Astronomy Picture of the Day

Discover the cosmos! Each day a different image or photograph of our fascinating universe is featured, along with a brief explanation written by a professional astronomer.

March 26, 1996

What are Comet Tails Made Of?
Credit: Jim Martin, Huntsville AL, Courtesy "Night of the Comet" (NASA / Ames)

Explanation: The tail of comet Hyakutake, visible in this recent color image, is composed of dust and gas driven off the icy comet nucleus by the Sun's heat and blown away by the solar wind. Bathed in solar ultraviolet light, the gas molecules break down and are excited, producing a characteristic glow. This glow is responsible for visible light from the tail and astronomers using spectroscopes can identify the compounds involved. The close passage of Hyakutake presents an excellent chance to use this technique to explore the composition of its tail. Typical comet gas tail constituents are simple combinations of hydrogen, carbon, nitrogen, and oxygen - for example, H20 (water), CO (carbon monoxide), and CN (cyanogen) are common. In fact, the poisonous CO and CN compounds were seen in the spectrum of Halley's comet during its 1910 apparition. This caused some public concern at the time as the Earth was expected to pass through Halley's tail! However, stretching for millions of miles, comet tails are extremely thin and tenuous and don't pose a danger to the Earth's atmosphere.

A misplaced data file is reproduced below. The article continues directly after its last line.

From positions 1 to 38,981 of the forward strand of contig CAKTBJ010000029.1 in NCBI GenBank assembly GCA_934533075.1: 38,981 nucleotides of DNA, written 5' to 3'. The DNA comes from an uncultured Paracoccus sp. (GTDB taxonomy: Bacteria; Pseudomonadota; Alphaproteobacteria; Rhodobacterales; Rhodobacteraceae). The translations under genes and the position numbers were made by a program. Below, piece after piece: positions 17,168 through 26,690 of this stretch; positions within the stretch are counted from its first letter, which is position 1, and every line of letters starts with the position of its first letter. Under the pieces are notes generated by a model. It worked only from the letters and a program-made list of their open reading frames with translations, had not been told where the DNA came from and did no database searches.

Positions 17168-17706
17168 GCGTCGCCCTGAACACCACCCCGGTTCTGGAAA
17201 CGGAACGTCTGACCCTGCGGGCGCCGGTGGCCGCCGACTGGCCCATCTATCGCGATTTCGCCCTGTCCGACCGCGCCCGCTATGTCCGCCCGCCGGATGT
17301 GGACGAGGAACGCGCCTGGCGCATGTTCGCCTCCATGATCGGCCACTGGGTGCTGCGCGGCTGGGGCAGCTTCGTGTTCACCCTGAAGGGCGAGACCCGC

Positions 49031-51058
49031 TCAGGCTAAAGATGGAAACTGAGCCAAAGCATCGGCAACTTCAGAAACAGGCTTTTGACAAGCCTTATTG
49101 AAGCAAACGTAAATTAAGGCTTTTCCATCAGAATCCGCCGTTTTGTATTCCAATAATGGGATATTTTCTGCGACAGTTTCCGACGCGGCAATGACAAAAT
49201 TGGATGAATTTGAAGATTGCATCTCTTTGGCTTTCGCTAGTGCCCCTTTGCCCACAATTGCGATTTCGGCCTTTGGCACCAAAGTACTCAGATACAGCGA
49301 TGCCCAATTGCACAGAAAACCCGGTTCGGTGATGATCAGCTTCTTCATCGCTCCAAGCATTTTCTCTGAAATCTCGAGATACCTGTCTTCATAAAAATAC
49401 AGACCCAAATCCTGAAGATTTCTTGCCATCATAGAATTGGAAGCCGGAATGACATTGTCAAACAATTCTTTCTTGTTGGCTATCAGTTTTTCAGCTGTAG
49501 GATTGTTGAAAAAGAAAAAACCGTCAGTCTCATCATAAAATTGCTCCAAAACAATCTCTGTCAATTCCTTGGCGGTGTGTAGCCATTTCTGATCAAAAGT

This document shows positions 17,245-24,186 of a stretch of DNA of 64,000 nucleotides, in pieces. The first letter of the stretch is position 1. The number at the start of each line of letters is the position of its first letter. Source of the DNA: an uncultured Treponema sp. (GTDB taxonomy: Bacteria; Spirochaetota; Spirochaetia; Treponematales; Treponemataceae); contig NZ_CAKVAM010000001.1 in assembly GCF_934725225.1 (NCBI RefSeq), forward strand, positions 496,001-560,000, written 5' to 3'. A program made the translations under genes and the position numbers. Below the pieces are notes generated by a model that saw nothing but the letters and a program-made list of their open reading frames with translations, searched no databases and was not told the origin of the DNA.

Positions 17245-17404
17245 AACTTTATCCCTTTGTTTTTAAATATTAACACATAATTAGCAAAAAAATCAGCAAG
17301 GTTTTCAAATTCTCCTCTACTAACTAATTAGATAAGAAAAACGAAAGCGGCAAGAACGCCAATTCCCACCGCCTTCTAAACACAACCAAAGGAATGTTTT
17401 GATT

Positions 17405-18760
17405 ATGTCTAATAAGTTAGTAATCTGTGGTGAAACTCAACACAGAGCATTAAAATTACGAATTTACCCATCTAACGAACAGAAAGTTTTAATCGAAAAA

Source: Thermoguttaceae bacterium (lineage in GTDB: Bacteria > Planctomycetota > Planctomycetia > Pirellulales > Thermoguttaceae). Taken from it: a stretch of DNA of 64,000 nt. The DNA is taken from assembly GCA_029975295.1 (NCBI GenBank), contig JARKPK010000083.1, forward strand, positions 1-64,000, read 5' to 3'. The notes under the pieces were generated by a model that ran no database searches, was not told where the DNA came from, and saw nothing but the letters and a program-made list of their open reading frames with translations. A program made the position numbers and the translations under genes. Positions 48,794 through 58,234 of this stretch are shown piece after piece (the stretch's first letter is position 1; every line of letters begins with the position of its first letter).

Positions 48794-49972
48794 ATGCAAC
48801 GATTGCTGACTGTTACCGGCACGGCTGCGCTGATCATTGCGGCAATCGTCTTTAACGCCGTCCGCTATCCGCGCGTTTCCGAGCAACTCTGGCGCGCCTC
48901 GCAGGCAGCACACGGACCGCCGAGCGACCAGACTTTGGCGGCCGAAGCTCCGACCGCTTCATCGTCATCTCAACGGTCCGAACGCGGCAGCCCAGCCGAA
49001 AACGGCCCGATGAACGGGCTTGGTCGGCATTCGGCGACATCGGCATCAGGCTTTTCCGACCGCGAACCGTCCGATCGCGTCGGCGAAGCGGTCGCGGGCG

Latest Comet Hyakutake images: JPL, Crni Vrh Observatory, Slovenia, Fayetteville Observer-Times, NASA's Night of the Comet
Tomorrow's picture: How Much is That Comet in the Window?
Comet Hyakutake Finder Chart

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Authors & editors: Robert Nemiroff (GMU) & Jerry Bonnell (USRA).
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